Musically the production is a success.  Daniel Baremboim conducted the excellent La Scala orchestra and the orchestra was excellent - especially the brass - though I think the La Scala strings are really good too!  The standouts in the cast for me were, of course, Rene Pape as Wotan.  He is one of my favorite basses.  Ever since I first heard him years ago sing the bass solos in "The Creation" I have loved his voice and his Sarastro and King Marke and Rocco are unparalleled. He is a magnificent Wotan - vocally.  The other singers I liked were Stephan Rügamer as Loge and Kwanchul Youn as Fasolt.  As Alberich, Johannes Martin Kränzle was stunning.  It is so great that the Alberichs of this generation are singing this role and not just barking their way through it.  He was fantastic.  And in the small role of Mime, Wolfgang Ablinger-Sperracke stole the show for the brief time he was on stage.  This is not a very interesting role, but this singer made Mime captivating and not only that but Alberich and Mime and Loge were the only members of the cast who really did much acting.  It is hard to know if this was the director or not.  I suspect so.  I have seen Rene Pape in other roles and he is a fine actor.  So why so wooden here?  The precarious stage?  The director's concept?  All of the above?  Perhaps.  This lack of acting was really obvious with Donner and Froh and Fafner.  Those three really did nothing that even remotely resembled acting.  Vocally they were all solid (though Fafner's voice seemed young or somehow not right for this part).  Donner was a particular disappointment.  He kind of looked like Ron Jeremy in his wig and costume and during his great moment all he did was stand and sing - and (I hasten to add) there were no effects during this!  All his hotheaded picking fights with the giants was not believable (the giants would have clobbered him - hammer or no hammer).

On the whole it was a musical success - an A+, the production gets B- from me.  I cannot imagine how this director will take this concept into the rest of the cycle.  The use of the dancers and the static set and the strange stage (with water?) - all of these elements which worked more or less pretty well in Rheingold do not bode well for the future operas.  Will he use the dancers to play Nothung? Or the Ash Tree?  Or Mime's Forge?  And what about Fafner the dragon - it makes me sad to think of what he might do here.  So it should be interesting.  Nevertheless Rheingold was a success and well worth seeing.

Here are a couple site with photos from this production:
The Blog Opera-Cake
Teatro La Scala

Tuesday, May 25, 2010

Met Armida

Here in Southern Illinois I am a little late in coming to various things - such as the Met HD transmission of Armida.  I missed it when it was first broadcast because the movie theater was without power, and even though they opened 10 minutes late I did not want to come into it late.  So I had to wait for the Encore presentation.  Well it was worth the wait.  I loved it - I thought it was both a musical success with wonderful singing (and playing) and a visual success.

Mary Zimmerman's "antique" approach worked very well I thought.  The set was sparse but there was still much to see.  A special bravo goes to all of the dancers - especially the young girl who danced the role of Amore.  Even though this was added to the production by the director, I thought it worked very well and I enjoyed her performance very much.  My only negative comment: why wasn't she allowed a solo bow?  I thought it was unfair that she was stuck in the first row of the chorus and not allowed to have a solo bow as a principal dancer - booooo to whoever made that silly decision.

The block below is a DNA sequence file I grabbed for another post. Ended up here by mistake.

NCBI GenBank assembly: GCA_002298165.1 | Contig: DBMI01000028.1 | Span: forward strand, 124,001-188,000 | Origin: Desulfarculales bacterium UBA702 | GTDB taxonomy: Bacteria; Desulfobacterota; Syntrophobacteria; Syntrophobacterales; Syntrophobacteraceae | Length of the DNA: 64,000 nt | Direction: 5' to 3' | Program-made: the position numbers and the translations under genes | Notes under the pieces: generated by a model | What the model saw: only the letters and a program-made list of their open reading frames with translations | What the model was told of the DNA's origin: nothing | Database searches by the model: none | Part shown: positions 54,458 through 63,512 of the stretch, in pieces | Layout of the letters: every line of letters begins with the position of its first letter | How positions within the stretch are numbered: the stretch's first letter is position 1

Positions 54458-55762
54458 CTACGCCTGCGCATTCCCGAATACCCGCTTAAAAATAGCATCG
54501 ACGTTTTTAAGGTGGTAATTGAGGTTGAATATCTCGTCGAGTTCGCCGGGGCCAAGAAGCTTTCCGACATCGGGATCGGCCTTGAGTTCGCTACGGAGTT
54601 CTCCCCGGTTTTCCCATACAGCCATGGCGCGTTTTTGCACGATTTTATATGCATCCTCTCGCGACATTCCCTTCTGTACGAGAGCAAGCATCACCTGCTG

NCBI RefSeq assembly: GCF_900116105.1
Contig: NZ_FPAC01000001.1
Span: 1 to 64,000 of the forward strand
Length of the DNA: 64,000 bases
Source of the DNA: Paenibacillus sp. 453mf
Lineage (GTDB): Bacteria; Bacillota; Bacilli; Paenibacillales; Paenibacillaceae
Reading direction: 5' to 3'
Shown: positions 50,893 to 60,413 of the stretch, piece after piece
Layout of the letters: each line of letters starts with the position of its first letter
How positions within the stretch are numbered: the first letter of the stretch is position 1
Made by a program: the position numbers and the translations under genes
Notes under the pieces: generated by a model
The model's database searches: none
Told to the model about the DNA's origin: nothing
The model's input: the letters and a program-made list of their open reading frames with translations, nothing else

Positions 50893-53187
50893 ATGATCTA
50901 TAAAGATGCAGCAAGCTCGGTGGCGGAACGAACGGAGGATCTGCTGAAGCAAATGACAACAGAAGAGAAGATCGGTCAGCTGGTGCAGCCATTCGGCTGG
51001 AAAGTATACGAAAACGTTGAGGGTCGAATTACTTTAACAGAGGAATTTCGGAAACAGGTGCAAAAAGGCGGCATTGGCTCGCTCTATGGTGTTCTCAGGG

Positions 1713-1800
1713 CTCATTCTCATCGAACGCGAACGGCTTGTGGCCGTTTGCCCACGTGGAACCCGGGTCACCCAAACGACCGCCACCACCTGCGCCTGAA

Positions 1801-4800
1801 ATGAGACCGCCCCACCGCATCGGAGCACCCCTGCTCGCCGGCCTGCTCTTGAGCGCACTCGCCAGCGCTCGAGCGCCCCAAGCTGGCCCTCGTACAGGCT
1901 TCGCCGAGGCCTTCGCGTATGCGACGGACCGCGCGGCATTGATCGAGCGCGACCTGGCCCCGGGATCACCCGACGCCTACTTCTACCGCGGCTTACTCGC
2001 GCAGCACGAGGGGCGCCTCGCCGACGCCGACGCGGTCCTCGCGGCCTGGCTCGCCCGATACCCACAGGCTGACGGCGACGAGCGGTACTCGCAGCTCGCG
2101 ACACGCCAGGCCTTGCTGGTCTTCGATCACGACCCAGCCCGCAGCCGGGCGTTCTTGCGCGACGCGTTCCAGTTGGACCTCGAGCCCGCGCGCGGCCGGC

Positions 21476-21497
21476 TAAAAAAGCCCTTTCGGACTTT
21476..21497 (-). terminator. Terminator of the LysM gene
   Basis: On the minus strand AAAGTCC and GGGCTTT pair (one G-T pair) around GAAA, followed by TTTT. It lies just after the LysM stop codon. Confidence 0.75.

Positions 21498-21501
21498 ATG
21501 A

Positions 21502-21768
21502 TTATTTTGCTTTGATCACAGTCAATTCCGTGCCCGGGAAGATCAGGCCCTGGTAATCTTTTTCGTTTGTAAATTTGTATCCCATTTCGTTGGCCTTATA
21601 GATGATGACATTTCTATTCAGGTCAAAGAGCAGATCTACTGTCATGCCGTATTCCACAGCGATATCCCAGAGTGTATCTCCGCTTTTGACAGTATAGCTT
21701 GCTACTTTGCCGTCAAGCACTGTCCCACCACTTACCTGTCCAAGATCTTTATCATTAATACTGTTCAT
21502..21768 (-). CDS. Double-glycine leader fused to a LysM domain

As always, the Met Chorus was brilliant!  There was so much to sing for them and they accomplished it with flair and musical excellence.  They are probably the hardest working group of artists at the Met and they still manage to always set the bar high for opera chorus performance both as a vocal ensemble and as actors.  This production is worth seeing JUST to see and hear this chorus.

The same is to be said of the orchestra.  The Met orchestra is my favorite orchestra in the world and I think they are the finest orchestra in the world - which is saying a lot since there are some pretty darn good orchestras around (Chicago, Berlin, Vienna are my three favorites).  The last two HD operas have really shown off the winds.  "Hamlet" (which I didn't write about because, well, I didn't know what to say - what an odd opera!  I could not get myself beyond the fact that there is nothing Shakespearean about this opera except character names) - The score to "Hamlet" featured some wonderful woodwind playing and so does "Armida."  Special mention to: Horns, Piccolo(s), clarinets, bassoons - also the concertmaster had several beautiful solos as did the wonderful principal cellist.  Anyway, I love the Met orchestra and they were brilliant.

There have been some tiresome articles suggesting that Rene Fleming is beyond being able to sing this role - but I do not agree.  I thought she was fantastic.  I loved her performance vocally and as an actor.  Also, Lawrence Brownlee was magnificent!  The same can be said for all the rest of the tenors (7 - count 'em 7 tenor roles and sung by 6 tenors!)  I also enjoyed bass Patrick Miller's brief moment as Astaroth (and the interview with him was fun).  I am looking forward to hearing him as he progresses to larger and larger roles at the Met.

In short - Armida was a great production in every way.  If you missed it look for it on PBS or watch the MetOpera website for it to be posted on their Met player and watch it.